COLOMBO: Prime Minister Imran Khan during a speech in Colombo on Wednesday invited Sri Lankan political and business leaders to explore Pakistan's ancient Buddhist sites of the Gandhara civilization.
Khan arrived in Colombo on Tuesday afternoon. He was received by Prime Minister Mahinda Rajapaksa with whom he held extensive consultations at Temple Trees, the Lankan prime minister’s official residence, followed by delegation-level talks between the two sides to boost bilateral trade and investment.
On Wednesday, in talks with President Gotabaya Rajapaksa and during a speech at the Pakistan-Sri Lanka Trade and Investment Conference, the Pakistani prime minister highlighted Buddhist heritage sites of the Gandhara civilization that existed in northwestern Pakistan from the middle of the first millennium BCE to the beginning of the second millennium CE.
"For people in Sri Lanka, what is of great interest is the Gandhara Buddhist civilization ... We have discovered various new sites for tourists to visit Pakistan," Khan told delegates in Colombo.
"The findings will be of interest to Sri Lankan tourists who go to historical places," he said, adding that they include a 40-foot sleeping Buddha statue.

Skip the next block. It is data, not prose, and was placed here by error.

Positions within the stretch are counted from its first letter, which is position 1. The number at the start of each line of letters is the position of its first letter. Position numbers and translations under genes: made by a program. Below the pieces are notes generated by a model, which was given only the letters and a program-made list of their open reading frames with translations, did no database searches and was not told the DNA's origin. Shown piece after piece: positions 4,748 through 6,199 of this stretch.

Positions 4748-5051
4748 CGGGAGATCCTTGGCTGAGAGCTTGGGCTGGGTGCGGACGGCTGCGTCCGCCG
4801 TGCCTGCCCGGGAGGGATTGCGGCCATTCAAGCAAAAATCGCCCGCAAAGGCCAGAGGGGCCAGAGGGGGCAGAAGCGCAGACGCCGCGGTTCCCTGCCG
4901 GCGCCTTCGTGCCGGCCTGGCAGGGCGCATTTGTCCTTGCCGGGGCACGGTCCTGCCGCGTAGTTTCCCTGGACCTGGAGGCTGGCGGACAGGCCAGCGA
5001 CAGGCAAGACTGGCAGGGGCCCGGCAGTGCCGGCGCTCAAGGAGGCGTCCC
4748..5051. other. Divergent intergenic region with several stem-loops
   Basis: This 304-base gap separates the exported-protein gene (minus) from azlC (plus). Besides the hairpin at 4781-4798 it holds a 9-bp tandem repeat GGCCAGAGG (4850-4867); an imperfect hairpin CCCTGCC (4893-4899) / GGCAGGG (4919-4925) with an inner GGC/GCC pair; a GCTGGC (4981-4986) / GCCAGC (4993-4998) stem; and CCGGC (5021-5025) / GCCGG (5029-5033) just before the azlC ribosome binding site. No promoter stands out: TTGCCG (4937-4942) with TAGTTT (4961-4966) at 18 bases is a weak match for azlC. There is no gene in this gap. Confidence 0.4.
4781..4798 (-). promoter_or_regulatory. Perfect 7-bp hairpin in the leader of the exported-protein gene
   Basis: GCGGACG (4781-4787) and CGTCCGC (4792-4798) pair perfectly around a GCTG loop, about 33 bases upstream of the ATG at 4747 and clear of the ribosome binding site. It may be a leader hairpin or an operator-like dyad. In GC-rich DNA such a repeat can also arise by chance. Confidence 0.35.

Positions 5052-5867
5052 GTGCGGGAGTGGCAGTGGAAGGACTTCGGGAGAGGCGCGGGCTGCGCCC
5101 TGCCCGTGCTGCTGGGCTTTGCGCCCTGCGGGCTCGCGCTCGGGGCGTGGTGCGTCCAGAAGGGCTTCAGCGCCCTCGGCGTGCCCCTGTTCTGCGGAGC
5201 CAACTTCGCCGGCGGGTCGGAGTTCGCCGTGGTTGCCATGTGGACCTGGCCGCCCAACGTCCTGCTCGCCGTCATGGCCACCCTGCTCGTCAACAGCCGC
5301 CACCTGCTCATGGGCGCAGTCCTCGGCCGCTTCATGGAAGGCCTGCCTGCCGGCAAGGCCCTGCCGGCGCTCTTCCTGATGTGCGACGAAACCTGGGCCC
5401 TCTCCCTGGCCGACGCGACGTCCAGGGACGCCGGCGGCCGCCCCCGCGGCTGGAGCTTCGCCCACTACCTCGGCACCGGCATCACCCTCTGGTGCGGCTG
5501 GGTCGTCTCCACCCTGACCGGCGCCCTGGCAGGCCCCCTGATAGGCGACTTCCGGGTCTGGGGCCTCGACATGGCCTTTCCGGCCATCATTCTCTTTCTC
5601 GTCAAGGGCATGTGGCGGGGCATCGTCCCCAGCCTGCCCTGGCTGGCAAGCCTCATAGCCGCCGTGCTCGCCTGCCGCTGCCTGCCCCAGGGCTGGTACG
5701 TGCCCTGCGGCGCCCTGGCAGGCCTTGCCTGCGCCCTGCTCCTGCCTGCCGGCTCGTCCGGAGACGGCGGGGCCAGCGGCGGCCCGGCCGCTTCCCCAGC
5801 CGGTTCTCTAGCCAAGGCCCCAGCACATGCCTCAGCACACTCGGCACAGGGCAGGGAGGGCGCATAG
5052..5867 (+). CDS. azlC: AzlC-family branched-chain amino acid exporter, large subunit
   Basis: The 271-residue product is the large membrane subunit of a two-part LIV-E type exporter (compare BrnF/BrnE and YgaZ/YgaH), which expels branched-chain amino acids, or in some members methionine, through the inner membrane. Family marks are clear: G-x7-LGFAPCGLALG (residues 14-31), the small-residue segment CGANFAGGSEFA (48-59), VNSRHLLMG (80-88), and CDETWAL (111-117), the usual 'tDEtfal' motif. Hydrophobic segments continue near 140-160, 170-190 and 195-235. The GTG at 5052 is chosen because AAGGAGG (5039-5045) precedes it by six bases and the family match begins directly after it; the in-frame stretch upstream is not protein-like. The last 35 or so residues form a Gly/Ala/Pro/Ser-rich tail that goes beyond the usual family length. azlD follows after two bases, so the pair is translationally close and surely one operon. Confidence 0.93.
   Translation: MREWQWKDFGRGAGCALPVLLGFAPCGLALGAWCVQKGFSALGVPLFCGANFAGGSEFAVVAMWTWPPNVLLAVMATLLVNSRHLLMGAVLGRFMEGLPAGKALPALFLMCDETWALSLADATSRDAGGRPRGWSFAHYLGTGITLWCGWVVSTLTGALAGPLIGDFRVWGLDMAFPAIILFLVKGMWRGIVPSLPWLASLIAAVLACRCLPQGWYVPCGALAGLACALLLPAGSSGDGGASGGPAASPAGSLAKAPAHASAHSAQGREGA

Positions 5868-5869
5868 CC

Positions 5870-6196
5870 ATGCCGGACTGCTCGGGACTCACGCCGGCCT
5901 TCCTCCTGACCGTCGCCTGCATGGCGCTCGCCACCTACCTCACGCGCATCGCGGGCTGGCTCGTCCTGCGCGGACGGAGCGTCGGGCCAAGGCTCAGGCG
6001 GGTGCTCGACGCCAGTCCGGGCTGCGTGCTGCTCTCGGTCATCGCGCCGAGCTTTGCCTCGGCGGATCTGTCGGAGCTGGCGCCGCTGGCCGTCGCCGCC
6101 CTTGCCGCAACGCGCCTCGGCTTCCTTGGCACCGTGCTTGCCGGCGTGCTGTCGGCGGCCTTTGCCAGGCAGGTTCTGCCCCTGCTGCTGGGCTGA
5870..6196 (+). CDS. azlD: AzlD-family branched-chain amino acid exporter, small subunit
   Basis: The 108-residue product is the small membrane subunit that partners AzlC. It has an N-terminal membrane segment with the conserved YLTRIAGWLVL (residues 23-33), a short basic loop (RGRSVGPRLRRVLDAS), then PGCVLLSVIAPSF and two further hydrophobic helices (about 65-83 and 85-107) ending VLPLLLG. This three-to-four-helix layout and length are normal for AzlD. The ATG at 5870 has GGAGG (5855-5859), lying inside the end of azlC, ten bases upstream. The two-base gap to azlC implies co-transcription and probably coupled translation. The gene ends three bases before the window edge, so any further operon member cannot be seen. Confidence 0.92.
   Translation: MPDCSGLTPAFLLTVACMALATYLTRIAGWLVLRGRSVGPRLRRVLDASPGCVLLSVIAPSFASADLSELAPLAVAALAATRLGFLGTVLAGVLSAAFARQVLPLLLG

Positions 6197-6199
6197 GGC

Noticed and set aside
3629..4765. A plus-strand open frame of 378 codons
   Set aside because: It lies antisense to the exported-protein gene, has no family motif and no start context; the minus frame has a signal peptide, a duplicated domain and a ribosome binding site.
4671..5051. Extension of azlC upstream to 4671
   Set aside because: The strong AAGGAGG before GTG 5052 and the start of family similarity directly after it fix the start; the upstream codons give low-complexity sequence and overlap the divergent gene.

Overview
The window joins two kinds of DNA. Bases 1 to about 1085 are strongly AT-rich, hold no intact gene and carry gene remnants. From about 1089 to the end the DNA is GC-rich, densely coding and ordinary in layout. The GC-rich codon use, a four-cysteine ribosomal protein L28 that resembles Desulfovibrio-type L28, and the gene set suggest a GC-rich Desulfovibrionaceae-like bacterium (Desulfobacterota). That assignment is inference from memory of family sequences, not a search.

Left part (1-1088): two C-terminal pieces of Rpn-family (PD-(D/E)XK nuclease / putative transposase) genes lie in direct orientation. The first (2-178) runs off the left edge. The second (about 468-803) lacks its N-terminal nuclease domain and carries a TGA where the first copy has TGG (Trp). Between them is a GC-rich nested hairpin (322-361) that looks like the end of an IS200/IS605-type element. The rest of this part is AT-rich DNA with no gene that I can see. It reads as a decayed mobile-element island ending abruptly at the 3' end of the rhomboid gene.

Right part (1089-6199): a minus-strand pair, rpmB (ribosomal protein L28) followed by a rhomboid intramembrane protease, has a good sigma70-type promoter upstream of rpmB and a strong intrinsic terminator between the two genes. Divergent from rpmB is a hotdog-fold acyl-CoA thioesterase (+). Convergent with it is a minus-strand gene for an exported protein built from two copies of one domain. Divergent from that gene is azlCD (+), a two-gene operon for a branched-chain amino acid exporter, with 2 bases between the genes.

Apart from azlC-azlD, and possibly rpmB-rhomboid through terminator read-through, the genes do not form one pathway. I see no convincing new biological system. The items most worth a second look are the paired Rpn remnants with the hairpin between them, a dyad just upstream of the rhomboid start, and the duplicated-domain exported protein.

Buddhists account for more than 70 percent of Sri Lanka’s 22 million population. Ethnic minority Tamils, who are mainly Hindu, comprise about 15 percent and 9 percent are Muslims.
Khan said his Colombo visit was aimed at strengthening bilateral relations, especially trade and economic ties through enhanced connectivity, and that Sri Lanka could benefit from the $62 billion China Pakistan Economic Corridor (CPEC) project of infrastructure and energy projects.
"Pakistan is part of the One Belt and Road initiative of China and CPEC is one of its flagship programs, and it means connectivity and it would help enhance Sri Lanka's connectivity right up to Central Asia," he said.
In a joint communique after the visit, Pakistan and Sri Lanka announced they had signed five memorandums of understanding to increase cooperation in the field of tourism, investment, chemical and biological sciences, industrial technology and education.
They said they had also "stressed the importance of realizing the goal of achieving US$1 billion bilateral trade target" and agreed to deepen their free-trade agreement (FTA) which came into force in 2005.
Despite the FTA, the two-way trade currently stands at only $460 million.